Brian L. Powell (author) from Dallas, Texas (Oak Cliff) on October 13, 2011:

Sally,

You could adjust the title of your hub to relate it to the election process we are experiencing right now. It is a fun read and people are going to be thinking about presidents for a while. Good luck with the report cards.

PS - If you want to drive you students crazy, administer a multiple choice test where all of the correct answers are C. Even if they know the material, that pattern will give them second thoughts.

Truckstop Sally on October 13, 2011:

A link would be great, thanks! And mine is so old -- there is not much traffic, but I will link to yours too. You seem to have a better handle on tech stuff. So, I'll see what yours looks like, and then I will try to copy. I'm a red wine drinker -- but whiskey is sounding pretty good right about now. I have report cards to write this weekend.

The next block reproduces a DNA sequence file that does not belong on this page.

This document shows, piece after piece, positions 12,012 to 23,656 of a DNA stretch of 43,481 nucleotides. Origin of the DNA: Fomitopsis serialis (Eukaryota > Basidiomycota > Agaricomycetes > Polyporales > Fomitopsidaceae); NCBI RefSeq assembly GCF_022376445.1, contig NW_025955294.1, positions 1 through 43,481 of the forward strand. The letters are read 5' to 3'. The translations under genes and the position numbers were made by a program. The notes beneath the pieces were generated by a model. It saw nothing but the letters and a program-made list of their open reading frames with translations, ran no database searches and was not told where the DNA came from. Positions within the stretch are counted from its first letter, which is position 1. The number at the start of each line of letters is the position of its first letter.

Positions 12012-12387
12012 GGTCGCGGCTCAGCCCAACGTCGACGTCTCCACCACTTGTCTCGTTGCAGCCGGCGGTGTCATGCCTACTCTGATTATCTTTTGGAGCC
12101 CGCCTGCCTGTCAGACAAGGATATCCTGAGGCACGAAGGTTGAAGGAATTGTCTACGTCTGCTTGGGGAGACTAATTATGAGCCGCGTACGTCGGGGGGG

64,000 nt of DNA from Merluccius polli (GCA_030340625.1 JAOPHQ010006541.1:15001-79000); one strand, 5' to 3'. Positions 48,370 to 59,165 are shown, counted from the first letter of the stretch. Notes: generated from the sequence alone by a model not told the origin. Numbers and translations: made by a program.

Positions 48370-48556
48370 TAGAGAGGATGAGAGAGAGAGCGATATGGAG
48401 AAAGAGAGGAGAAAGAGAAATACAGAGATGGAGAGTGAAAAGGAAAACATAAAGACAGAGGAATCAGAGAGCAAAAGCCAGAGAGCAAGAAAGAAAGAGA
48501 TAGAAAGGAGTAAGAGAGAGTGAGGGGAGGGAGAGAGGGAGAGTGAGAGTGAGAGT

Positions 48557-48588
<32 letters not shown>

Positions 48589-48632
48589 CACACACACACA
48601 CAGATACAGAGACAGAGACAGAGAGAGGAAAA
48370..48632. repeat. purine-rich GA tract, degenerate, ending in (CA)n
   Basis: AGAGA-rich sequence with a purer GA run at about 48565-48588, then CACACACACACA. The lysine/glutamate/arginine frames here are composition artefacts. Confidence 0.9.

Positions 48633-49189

Brian L. Powell (author) from Dallas, Texas (Oak Cliff) on October 12, 2011:

I will check out your hub. Mind if I link it to mine.

I actually found out about Washington researching an article about whiskey. I was writing it for Textbrokers. As I understand it, whiskey was sold for more money than grain, the shipping was easier, and whiskey does not spoil. And the British had blockaded the rum from the Caribbean islands. The colonists would have made rum, but couldn't grow sugar cane.

Truckstop Sally on October 12, 2011:

Very interesting hub! Lots of new information for me. Andrew Johnson, a tailor?? Wow. And George Washington, a brewer. Probably would come in handy considering politicians' problems today. Of course I knew LBJ was a teacher - to poor Mexican children. I wrote a hub on presidents several months ago. https://hubpages.com/politics/Fun-President-Facts...